New technology has allowed brewers to brew low-gluten beers and low-alcohol beers, so why not low calorie? Georgia’s Red Hare Brewing Company launched Gem City Classic Craft Light Lager in January, just 140 calories and 4.2 percent alcohol by volume, and Oregon’s Omission Brewing Co. debuted a 99-calorie craft beer in April.
The trend is taking hold in Tampa Bay, with 3 Daughters Brewing launching Floating Dock Light India pale ale this month in kegs and in their tasting room, with cans of it following in the fall. This 118-calorie IPA is likely the first canned light craft beer in the state.
“We’ll have it on tap for the Florida Brewers Guild conference in Orlando in August and we’ll see what the brewers think of it,” 3 Daughters co-owner Leigh Harting said Monday. “We think it’s going to be a game-changer.”
Craft beer has captured the public’s attention the past couple of years, especially in places like St. Petersburg, but domestic craft beer accounted for only 6.2 percent of sales volume in 2016. Mega brands like Budweiser and Miller still make up the vast majority of U.S. beer sales, with light beer a significant category.
While the Food and Drug Administration doesn’t have a strict definition of light beer, the industry standard is beers that come in under 120 calories. Craft beers routinely tip past 250 calories. Michelob Ultra is 95 calories, Miller Lite is 96 calories and Bud Light rings in at 110, but with a fairly hefty 6.6 grams of carbohydrates.
There are risks associated with entering the light beer fray.
Gerard Walen, founder and editor of beerinflorida.com and author of Florida Breweries, guarantees that every craft “beertender” in the state is asked daily whether they’re pouring a light beer. But filling that niche could come at a cost.
“I think marketing a light craft beer could make 3 Daughters look lesser in the eyes of some hard-core craft beer geeks. But people want a low-calorie beer that hopefully has some good taste to it and quality ingredients. I can’t know until I taste it.”
On Monday morning, we tasted it. Good body, pale straw color, discernible hoppiness but not too bitter on the finish. Definitely a session beer, but with characteristic IPA flavors.
Head brewer Ty Weaver, a former chef, has been tinkering with a recipe for close to a year.
“We started with a session IPA because it’s the most popular style,” he said. “We’re not used to working with so little grain, which provides body. We used some rye to give it more malt flavor, but you can’t have too much malt flavor because that’s a lot of sugar. We’ve probably brewed it 15 to 20 times and then sent it out to be tested. If it comes back at 140 calories, we’ve got to rethink the grain.”
When 3 Daughters, now the state’s third-largest brewery by volume, started in October 2014 they budgeted $10,000 to $12,000 for their “labrewtory” in St. Petersburg. That number, they say, has hit $125,000.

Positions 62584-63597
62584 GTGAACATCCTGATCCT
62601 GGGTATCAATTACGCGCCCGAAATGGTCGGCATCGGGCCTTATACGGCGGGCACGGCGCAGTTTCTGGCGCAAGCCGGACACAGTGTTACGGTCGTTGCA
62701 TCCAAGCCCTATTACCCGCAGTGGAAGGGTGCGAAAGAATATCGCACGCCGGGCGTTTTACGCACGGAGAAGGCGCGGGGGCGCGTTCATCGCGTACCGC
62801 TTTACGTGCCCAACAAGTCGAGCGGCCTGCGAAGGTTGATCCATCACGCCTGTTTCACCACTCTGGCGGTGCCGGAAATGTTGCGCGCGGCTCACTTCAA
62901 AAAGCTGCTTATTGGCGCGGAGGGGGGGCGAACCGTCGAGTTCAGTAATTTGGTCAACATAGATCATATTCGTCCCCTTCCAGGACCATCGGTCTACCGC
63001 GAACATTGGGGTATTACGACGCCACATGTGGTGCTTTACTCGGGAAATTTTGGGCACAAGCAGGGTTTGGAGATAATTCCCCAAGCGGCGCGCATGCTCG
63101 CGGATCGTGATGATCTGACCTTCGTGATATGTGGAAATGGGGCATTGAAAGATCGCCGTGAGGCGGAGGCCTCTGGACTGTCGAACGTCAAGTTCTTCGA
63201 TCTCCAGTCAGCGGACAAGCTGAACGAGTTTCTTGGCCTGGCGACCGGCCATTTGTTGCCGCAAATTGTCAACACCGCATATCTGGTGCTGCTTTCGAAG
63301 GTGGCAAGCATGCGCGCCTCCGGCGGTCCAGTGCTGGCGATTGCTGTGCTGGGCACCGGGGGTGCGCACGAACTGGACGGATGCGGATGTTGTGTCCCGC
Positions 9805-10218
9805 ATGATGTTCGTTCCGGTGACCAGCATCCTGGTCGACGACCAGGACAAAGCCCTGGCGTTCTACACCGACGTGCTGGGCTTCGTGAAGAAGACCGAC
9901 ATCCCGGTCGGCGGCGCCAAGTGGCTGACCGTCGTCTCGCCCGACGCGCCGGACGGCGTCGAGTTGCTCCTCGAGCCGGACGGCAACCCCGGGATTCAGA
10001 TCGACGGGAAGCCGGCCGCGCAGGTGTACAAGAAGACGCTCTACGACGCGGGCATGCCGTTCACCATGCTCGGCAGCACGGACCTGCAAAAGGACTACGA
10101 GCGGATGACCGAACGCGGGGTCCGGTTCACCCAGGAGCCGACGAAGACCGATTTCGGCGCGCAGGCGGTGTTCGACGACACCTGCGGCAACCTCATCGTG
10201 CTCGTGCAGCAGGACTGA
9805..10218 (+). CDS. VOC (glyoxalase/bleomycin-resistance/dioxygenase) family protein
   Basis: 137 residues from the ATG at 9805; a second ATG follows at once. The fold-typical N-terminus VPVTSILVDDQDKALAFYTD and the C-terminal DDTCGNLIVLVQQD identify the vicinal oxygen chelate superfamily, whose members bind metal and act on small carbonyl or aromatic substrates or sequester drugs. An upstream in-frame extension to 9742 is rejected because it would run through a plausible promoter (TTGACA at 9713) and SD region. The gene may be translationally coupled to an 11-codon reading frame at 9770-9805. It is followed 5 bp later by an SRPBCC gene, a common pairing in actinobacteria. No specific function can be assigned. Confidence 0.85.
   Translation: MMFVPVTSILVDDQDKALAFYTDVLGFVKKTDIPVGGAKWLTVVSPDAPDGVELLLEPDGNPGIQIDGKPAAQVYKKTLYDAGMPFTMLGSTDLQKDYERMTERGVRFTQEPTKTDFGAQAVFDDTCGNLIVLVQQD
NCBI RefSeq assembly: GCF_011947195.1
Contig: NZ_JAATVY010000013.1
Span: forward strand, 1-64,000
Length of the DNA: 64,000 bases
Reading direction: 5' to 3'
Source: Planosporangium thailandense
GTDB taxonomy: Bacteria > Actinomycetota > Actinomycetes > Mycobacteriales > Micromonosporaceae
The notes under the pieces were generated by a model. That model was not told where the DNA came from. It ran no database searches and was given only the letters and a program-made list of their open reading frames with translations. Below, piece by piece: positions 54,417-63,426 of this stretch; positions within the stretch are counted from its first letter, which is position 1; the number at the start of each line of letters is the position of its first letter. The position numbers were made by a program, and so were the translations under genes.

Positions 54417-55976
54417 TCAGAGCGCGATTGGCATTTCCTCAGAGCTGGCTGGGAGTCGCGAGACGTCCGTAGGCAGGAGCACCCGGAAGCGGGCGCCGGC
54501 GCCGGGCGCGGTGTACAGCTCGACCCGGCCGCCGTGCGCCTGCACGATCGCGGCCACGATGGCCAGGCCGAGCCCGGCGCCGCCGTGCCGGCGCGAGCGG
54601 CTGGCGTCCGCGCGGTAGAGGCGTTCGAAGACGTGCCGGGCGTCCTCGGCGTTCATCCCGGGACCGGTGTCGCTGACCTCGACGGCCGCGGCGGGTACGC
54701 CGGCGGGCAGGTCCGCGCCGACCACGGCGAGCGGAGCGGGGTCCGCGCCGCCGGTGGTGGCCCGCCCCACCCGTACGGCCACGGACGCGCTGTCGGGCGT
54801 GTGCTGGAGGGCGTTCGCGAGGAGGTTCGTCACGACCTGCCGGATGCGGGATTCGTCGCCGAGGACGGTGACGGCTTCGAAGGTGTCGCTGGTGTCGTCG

Their most-recent purchase? The Alex 500 for $12,000. With this unassuming grey box, Weaver can test beer samples in real time to determine calories, alcohol, degree of fermentation, sugar content and other nutritional data without sending it to outside labs. That’s nutritional data, Harting says, which restaurants, distributors and end users increasingly want to have. (She says Hooters has already asked for the brewery’s nutritional breakdowns.)
Although not yet legally required, cans of Floating Dock and 3 Daughters’ ciders will list this nutritional data.
Floating Dock has 7 grams of carbs and comes in at 4.2 percent alcohol by volume — all stats that put it squarely in line with macro offerings.
Once 3 Daughters finalizes its can design and Ball Corporation in Tampa produces pallets of 225,000 printed cans (which Ball accomplishes in a staggering 20 minutes), Floating Dock will hit 3 Daughters’ canning line. An arm sweeps the cans, they are date-stamped on the bottom, filled with sanitizer and flipped, filled with CO2, then with beer. They are lidded, sanitized again and stamped with a 6-pack topper. They’ll produce 140 cases per minute, nearly 1,000 cases per hour.
So which mass-market light beer are Weaver and crew gunning for? Weaver is stumped. While Men’s Health and Men’s Fitness routinely preoccupy themselves with lists of good-tasting low-calorie beers, Weaver can’t dredge up one laudable entry from his early beer-drinking days. Craft beer has recalibrated things for him.
“I guess I’ve changed,” Weaver said.
Contact Laura Reiley at firstname.lastname@example.org or (727) 892-2293. Follow @lreiley.